Previously, we demonstrated that LC7a was greatly reduced in axonemes prepared from mutants lacking outer dynein arms, although some protein could still be detected (Bowman et al., 1999 ). Western blot analysis of wild-type and oda1 axonemes using the LC7a-specific R7178 antibody (Figure 2a) confirmed that this protein is present in outer armless samples, although at lower levels (Figure 5a). Furthermore, we observed a significant LC7a signal in 18S dynein fractions from oda1 extracts that had been fractionated in a sucrose density gradient (Figure 5b). These observations strongly suggest that the outer arm protein LC7a is also a component of inner arm I1.
The oligomeric state of the LC7 proteins was determined by native gel electrophoresis. Although the MBP-LacZ control (calculated molecular mass of 50.8 kDa) migrated as a monomer of Mr 56,200, the LC7a (54.4 kDa) and LC7b (50.8 kDa) fusion proteins migrated with Mr 104,800 and Mr 94,500, respectively. These results suggest that both proteins can form dimers in solution.
To identify outer arm dynein components that interact with LC7b, dynein purified from the ida1 mutant was treated with the zero-length cross-linker EDC and cross-linked products detected by immunoblotting (King et al., 1991 ). A Coomassie Blue-stained gel of ida1 outer arm dynein revealed that incubation with 20 mM EDC generated many cross-linked products as evidenced by a smear in the gel lane and the accumulation of material with very high Mr (Figure 6a). When an EDC-treated sample was probed with CT116, two major cross-linked products (Mr 94,700 and Mr 27,400) and a minor product (Mr 19,200) containing LC7b were detected (Figure 6b). The Mr of the largest product suggested that LC7b (11.1 kDa) had formed a complex with either an outer arm IC (IC1, 76.6 kDa; IC2, 63.5 kDa) or DC2 (62.2 kDa) from the docking complex. Immunoblotting using monoclonal antibodies specific for IC1 (1878A) and IC2 (1869A) revealed that LC7b had not cross-linked to either subunit (Figure 6, f and g). However, when the EDC-treated sample was probed for DC2, a product of identical Mr to that detected by the CT116 antibody was observed, strongly suggesting that DC2 and LC7b were part of the same cross-linked complex (Figure 6, c and e). Based on the size of the Mr 27,400 band, samples were probed with antibodies against all outer arm LCs and the docking complex DC3. Only the LC3 polyclonal antibody R4930 detected a band of similar size to that seen with the LC7b antibody, suggesting that these two LCs were in direct contact (Figure 6, d and h). In addition, the Mr 19,200 band was not detected by any antibody (including R7178 vs. LC7a) other than CT116, and because it also is present in cross-linked purified inner arm I1 dynein (see below), it likely represents an LC7b dimer. Immunoblot analysis of EDC-cross-linked samples using the R7178 antibody against LC7a did not reveal any major products; after prolonged exposure, several very minor bands (Mr of ~85,000–120,000) of unknown composition were detected.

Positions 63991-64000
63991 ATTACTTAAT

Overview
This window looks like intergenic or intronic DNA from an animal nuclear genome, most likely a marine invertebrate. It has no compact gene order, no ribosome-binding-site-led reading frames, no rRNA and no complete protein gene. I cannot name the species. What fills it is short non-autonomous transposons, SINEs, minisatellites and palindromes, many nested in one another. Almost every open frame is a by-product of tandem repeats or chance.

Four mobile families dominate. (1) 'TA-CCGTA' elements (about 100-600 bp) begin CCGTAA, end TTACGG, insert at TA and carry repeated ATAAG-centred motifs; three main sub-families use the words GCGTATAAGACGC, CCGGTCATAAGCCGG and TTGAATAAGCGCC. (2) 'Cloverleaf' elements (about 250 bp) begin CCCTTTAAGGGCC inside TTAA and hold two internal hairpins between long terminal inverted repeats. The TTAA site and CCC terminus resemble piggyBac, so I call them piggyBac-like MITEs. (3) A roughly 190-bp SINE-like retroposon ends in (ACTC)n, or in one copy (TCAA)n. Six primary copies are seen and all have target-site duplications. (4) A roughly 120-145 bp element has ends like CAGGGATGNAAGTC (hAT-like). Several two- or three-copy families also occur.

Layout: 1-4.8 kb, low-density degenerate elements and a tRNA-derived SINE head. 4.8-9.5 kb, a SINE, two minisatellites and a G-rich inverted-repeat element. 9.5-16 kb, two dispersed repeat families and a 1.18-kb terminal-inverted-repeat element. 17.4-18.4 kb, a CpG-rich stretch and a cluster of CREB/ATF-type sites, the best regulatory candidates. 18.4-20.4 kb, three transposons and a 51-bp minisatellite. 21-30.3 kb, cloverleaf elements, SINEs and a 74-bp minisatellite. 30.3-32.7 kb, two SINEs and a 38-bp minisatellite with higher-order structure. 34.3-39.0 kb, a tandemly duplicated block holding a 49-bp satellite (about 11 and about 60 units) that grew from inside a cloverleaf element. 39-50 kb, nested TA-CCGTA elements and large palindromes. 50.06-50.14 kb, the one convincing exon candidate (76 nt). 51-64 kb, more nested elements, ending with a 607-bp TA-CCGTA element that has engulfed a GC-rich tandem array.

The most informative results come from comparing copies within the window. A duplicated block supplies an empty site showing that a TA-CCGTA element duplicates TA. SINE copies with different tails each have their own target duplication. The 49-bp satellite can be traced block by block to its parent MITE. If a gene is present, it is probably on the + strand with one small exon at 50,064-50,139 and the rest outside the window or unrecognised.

In a similar manner to that described above, inner arm I1 purified from the oda1 mutant was treated with EDC (Figure 7a) and probed with CT116. A major, reactive band of Mr 133,000 was detected, suggesting that LC7b had formed a complex with an inner arm IC (Figure 7b). An immunoblot of EDC-treated oda1 dynein using an antibody against IC140 revealed no cross-linked products of the appropriate Mr (our unpublished data). However, when a similar sample was probed for IC138, the same cross-linked product was detected (Figure 7, c and d). This product was not present in untreated dynein, indicating that it resulted from the zero-length cross-linking reaction and that LC7b and IC138 interact directly (Figure 7, b and c). An additional minor band of Mr 17,900 containing LC7b also was present in the cross-linked samples. Immunoblots using antibodies specific for Tctex1, Tctex2b, LC7a, and LC8 did not identify any similar sized cross-linked products, indicating that the Mr 17,900 band did not contain any of these LCs (our unpublished data). The simplest interpretation is that this band represents an LC7b dimer as also was observed in cross-linked outer arm dynein.